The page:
This quilt is from the "accidental collection" of Jane Kelley (Holden). The pattern is called "Circular Saw" there was a note on the quilt that said either Edith Hildebrand of Gonzalez or Sue Hildebrand, of San Antonio made this quilt and gave it to Olive (Jane's mother in the late 1920s. These two women were sister in laws of Jane's Grand Mother (mother’s mother), so Ira Olive Price Holden’s aunts. fQ Volume 6 Issue 3 / 2010
I am currently looking for guest editors who can take on putting together content for future issues.
Over the next two years fibreQUARTERLY wants you to suggest and explore themes you feel need to be brought forward and presented to a larger audience.
At this point in Time the future of fibreQUARTERLY is up to you our readers.
if you have a serious desire to do this I would appreciate hearing from you directly at
Below is a breakdown of how we have been presenting content.
Mackenzie Frere Recollect 1, linen, turkey red, weft kasuri, five panels each 32 x 149 cm, 2008/2009 exhibited in " Lieux de memoire" 2009 Biennale international du lin de Portneuf the second presentation of this show in Montreal June /2010 was reviewed in fQ Volume 7, Issue 1/Spring 2011
For each edition we invite submissions in the following categories:
Articles: We are seeking essays and profiles dealing with the different categories list above:
Histories of national, provincial, or local organizations; associations, guilds or “networks” that developed to focus on or facilitate study, creation, and promotion of specific traditional ways of working.
Profiles of Individual Artists identified as “masters” of these methods [contemporary or deceased]
Up and coming practitioners with portfolio presentations accompanied with critical examination and/ or interviews. Portfolio of up and coming artist submissions should be 750-1,000 words with 6 images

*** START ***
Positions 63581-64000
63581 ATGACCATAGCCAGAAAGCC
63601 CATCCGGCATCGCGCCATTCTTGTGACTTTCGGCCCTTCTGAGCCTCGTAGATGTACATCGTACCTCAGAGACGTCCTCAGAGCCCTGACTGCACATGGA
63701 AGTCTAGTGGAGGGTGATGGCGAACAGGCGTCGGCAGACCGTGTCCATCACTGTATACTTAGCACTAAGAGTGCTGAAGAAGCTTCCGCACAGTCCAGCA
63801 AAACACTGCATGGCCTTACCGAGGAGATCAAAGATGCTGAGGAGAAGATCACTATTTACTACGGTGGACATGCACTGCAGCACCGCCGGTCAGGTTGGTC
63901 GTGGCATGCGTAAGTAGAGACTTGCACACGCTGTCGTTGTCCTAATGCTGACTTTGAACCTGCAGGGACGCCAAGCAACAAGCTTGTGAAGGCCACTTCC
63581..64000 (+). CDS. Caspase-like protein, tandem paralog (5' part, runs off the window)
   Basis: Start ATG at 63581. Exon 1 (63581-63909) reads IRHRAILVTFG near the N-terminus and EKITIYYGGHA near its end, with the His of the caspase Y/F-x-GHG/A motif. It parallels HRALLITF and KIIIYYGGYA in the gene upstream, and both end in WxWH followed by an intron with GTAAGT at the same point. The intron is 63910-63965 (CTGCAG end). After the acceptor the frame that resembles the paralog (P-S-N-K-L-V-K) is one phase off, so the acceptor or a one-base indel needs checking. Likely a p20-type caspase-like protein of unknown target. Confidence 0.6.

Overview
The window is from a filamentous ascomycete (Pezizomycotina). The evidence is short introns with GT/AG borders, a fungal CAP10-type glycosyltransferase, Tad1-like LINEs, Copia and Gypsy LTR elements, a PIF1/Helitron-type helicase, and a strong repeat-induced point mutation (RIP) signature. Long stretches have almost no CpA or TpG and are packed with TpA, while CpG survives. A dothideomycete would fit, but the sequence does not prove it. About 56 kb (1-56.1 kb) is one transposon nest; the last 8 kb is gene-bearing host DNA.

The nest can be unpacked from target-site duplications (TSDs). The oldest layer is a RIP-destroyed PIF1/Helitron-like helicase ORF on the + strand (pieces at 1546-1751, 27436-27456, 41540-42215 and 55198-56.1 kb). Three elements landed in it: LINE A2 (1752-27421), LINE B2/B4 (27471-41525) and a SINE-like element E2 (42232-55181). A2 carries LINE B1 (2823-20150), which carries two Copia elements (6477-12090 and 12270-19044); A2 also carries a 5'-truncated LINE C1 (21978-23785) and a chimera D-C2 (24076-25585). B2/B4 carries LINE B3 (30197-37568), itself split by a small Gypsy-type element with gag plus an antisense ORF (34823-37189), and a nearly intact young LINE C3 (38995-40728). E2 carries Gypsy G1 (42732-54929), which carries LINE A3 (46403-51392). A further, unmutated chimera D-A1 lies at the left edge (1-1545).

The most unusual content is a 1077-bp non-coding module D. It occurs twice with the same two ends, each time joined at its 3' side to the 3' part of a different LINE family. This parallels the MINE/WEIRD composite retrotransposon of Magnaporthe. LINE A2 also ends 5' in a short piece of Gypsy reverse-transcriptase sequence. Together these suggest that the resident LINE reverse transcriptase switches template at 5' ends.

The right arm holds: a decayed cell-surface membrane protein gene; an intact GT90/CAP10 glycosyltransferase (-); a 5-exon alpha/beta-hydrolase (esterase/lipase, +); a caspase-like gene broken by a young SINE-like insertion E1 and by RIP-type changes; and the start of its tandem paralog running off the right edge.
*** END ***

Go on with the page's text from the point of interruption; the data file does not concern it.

“Profile” of mid career artist with either interview or bio sketch
Article submissions should be 2,500- 3000 words with 4-8 images
Profile of mid career artist submissions should be 1000-1250 words with 8 images
On Going Sections:
Thinking Fibre 1,000 – 1,500 words. An overview of the theme
In the Viewfinder; Between 500 – 750 words, with three images each, and a link to a website, for each news item. These Items are about production lines from up and coming artist, news about special projects showcasing collaborative exchanges focusing on “issue” for raising awareness, and/or fund raisers.
Iridescent Marsh/Marais Irisé, 1985 by Paulette-Marie Sauve Toronto Dominion Centre, Canadian Pacific Tower: York Street entrance
Who Made That? Textiles as Public Art: you can contribute to building a database of textile and fibre work on display in public spaces. We would like to track new work while trying to document already installed and possibly decommissioned work in two ways:
1. If you have completed a commissioned work for a public space you can submit, Images, information on the piece and space, architect/ designer construction dates, installation date material, dimensions, interior location, and address and building management. Make sure you have copyright permission to use images of the installed work, this is not necessarily a given!